No instruments havern greater dramatic possibilities than the bowed strings. Violinist Jason Kao Hwang knows this well, and he exploits it: Everything from the compositions torn the Edge quartet's lineup on Stories Before Within is designed to maximize the drama within every performance. It works-the album is as taut and thrilling as a Hitchcock film.
Crucially, Hwang is not Edge's only arco player; bassist Ken Filiano brandishes the bow sporadically on each of Stories' five tracks. Actually, though cornetist Taylor Ho Bynum is Hwang's frontline partner, Filiano is arguably the more important player. This is partly because of the instruments' relationship, their collision of upper and lower registers full of tension, but also because Filiano and Hwang are simply the most creative musicians in the band. In the opening "Cloudrn Call," violin and bass weave oppositional, rhythmically complex melodies, and Bynum (together with Andrew Drury's ride cymbal) ends up keeping the pulse behind them.
But Bynum shouldn't be discounted. He sounds terrific, particularly his muted work on "Walkingrn Pictures"; in one of the disc's most suspenseful moments, Hwang climbs torn a high drone (Filiano accenting him an octave below)-out of which slowly emerges the cornet, playing an atmospheric melody filled with space and changing moods that the string players both follow in wandering pizzicato. Drury, too, is vital. Bearing most of the rhythm section's weight, he nonetheless manages to be adventurous, inserting bright polyphonic splashes on "Walking Pictures" and spidery cymbal fills on "Embers."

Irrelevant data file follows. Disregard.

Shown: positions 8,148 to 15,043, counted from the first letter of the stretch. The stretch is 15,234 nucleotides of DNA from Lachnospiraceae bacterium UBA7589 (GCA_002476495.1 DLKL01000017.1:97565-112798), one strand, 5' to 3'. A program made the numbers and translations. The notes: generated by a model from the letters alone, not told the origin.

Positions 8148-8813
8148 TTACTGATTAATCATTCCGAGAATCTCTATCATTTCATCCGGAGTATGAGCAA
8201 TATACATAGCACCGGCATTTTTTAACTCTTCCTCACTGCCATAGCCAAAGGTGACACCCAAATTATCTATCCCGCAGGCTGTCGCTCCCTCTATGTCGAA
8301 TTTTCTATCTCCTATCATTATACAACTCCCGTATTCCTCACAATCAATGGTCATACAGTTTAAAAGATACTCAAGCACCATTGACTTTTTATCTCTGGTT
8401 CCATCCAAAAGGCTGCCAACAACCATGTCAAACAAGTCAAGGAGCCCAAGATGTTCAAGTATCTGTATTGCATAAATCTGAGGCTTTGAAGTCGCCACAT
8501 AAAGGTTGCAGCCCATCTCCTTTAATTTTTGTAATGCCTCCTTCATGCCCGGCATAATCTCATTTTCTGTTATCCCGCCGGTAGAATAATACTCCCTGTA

Yet Hwang retains the helm, always ready with cliff-hanging tendrils of sound. His command, however, owes as much to composing as to playing. "From East Sixth Street" is a mélange of several different 4/4 grooves, superimposed on top of each other such that there are rhythmic surprises every few bars. "Third Sight," the multipart centerpiece of the album, is Asian American jazz, but could just as easily be rock, funk, or Jewish-roots music like that of John Zorn. More impressive, Hwang gives the piece a theatrical structure that is both jarring and completely logical and unified. Each musician even gets a meaty solo.
On Stories Before Within, musicians, compositions, and everything else intersect in extraordinary synergy. It's a rare occurrence, and even rarer in music as exploratory as Jason Kao Hwang's. The violinist blends the boldness of Downtown cutting-edge and the finesse-and, yes, drama-of classical string quartets into riveting, 21st-century jazz par excellence.
- Michael J. West, Jazz Review, November 30, 2007